Women, are concentrated in certain fields that put them at risk for economic exploitation. Initiatives implemented to attract foreign capital have fostered a disregard for the welfare of the worker in general. Women are overrepresented in those industries stimulated by outside investment. “Doi moi” has created a precarious situation of economic exploitation for many women. Having been forced out of government directed employment into sectors stimulated by a market demand for profit, women work with less security and safety than prior to “doi moi.” [30]   But if they opt to not work outside the home, they forfeit earnings necessary to support their families.



Family Planning Policies and Practices

The two-child policy encouraged by the state offered without any corrective measures for the preference for male offspring places women in a difficult situation. If they do not bear sons and do not pursue an additional pregnancy, they are subject to intrahousehold and community shaming.  But if they do have more children, they and their family unit are viewed as failing the state and goals of development.

The Resolution of 1993 on Policy Concerning the Population and Family Planning Work highlights reduction of the birth rate as a national priority to continue socioeconomic growth. In addition, the policy details that family planning must be sufficiently funded, educational/propaganda programs should be “appropriate and diverse,” contraceptive options must be diversified, and in particular, men must be targeted to increase their rates of acceptance and use of contraceptives. [31]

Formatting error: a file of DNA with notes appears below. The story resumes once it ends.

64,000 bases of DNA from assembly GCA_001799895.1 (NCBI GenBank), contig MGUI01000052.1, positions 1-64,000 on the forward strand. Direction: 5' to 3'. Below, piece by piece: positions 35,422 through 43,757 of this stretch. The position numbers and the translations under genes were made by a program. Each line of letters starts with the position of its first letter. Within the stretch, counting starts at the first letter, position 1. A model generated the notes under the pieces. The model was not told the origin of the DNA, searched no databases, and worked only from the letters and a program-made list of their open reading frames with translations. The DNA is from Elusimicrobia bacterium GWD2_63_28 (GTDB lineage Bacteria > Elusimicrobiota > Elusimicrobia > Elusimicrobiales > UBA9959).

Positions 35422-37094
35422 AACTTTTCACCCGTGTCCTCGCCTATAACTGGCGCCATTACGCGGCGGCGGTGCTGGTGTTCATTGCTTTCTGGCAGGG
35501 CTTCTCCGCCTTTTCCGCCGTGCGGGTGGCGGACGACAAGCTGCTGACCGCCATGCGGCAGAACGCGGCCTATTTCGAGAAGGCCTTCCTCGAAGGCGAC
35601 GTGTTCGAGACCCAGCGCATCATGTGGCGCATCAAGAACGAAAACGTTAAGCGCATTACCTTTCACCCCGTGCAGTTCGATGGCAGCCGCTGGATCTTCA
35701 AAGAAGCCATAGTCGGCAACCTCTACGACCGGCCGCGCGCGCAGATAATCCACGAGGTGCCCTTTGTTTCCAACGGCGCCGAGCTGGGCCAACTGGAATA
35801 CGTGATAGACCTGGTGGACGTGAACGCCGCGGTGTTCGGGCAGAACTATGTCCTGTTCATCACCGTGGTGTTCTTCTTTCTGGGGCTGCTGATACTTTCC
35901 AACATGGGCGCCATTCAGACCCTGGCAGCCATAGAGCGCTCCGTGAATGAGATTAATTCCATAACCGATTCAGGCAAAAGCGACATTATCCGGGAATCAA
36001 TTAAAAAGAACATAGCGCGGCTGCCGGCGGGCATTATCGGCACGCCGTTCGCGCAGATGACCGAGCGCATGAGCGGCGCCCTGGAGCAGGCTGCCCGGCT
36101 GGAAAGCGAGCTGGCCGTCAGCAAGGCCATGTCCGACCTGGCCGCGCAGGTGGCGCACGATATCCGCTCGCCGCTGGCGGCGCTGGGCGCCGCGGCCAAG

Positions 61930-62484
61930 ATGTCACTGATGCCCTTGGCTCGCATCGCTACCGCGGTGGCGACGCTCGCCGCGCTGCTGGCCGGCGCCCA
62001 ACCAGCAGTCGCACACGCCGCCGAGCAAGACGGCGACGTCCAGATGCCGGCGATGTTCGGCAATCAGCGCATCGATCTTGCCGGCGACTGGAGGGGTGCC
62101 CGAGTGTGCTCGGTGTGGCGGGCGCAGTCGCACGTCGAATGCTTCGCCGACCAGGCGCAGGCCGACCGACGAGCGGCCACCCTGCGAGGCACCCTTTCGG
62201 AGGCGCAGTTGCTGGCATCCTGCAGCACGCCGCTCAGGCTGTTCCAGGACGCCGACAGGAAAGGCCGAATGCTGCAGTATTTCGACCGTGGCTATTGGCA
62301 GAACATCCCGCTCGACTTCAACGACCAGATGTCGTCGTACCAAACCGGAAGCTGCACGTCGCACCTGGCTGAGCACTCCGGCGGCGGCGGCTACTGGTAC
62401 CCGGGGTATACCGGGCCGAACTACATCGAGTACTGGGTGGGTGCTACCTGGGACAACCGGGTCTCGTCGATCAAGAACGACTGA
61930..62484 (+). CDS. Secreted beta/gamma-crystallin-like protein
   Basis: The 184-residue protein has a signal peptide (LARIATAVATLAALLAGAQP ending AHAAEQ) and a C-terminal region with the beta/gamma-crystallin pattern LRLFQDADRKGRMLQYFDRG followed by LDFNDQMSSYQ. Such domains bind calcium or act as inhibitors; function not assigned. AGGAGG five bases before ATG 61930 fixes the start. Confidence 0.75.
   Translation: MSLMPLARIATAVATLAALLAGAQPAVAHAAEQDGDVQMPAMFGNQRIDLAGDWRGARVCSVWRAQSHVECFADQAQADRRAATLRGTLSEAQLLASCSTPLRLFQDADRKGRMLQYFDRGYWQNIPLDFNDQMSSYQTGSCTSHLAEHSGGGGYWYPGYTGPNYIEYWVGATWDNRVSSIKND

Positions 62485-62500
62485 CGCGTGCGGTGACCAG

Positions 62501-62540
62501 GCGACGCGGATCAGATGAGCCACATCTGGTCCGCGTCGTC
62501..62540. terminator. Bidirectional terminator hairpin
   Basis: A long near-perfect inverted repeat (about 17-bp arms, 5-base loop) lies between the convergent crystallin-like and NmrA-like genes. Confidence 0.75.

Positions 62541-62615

However, even with these clear guidelines and objectives, Vietnam has not achieved a process of family planning which does not unnecessarily harm or overburden the health of women. Methods are still limited and aimed at women, as the vast majority of men do not involve themselves in pregnancy prevention (or in the prevention of sexually transmitted diseases) through the use of condoms. Reasons given for non-usage include low availability, reduced physical sensation, feelings of embarrassment, and the inconvenience of application when the bedroom is a shared space with others.

Withdrawal is considered by men and women “harmful to male health, causing weakness and discomfort,” while in addition “the act of withdrawal reduces sexual pleasure” among men. [32] Misinformation about menstrual cycles and a dependence on the cooperation of men further contribute to its ineffective nature and undesirability as method of pregnancy prevention.  Withdrawal is neither dependable nor preferred.

Male sterilization is even less used as a method of birth control for fears about the operation procedure, a belief that it reduces intelligence and sexual prowess, and its finality. Gammeltoft reports,

Male sterilization is often equated with castration, and people fear that a sterilized man will become stupid and dull like a castrated chicken. For these reasons, sterilization is ruled out by most men, and few women want their husbands to be sterilized. Both women and men say they are too economically dependent on the husband’s ability to work and perform normally to take the risks which a sterilization implies. [33]

This statement reflects the cultural perception that men contribute greatly to the household, while women’s contributions are invisible or considered negligible in comparison.

Societal discounting of women explains in part why intrauterine devices (IUDs) are still the most used form of contraceptive, even though there has been considerable evidence of the negative effects of  IUDs on women’s health. Medical surveys have indicated physical side effects of weakness, abdominal pain, backache, headache, and irregular, prolonged or heavy bleeding to be highly prevalent among IUD users in Vietnam. [34] Almost half of current and former IUD users surveyed in a report published in 1999 claimed that IUD use had affected them so severely as to inhibit their ability to work. [35] Yet, these documented effects do not sum to outweigh the culturally perceived negative effect of condom use, withdrawal, and male sterilization on the psyche and health of men.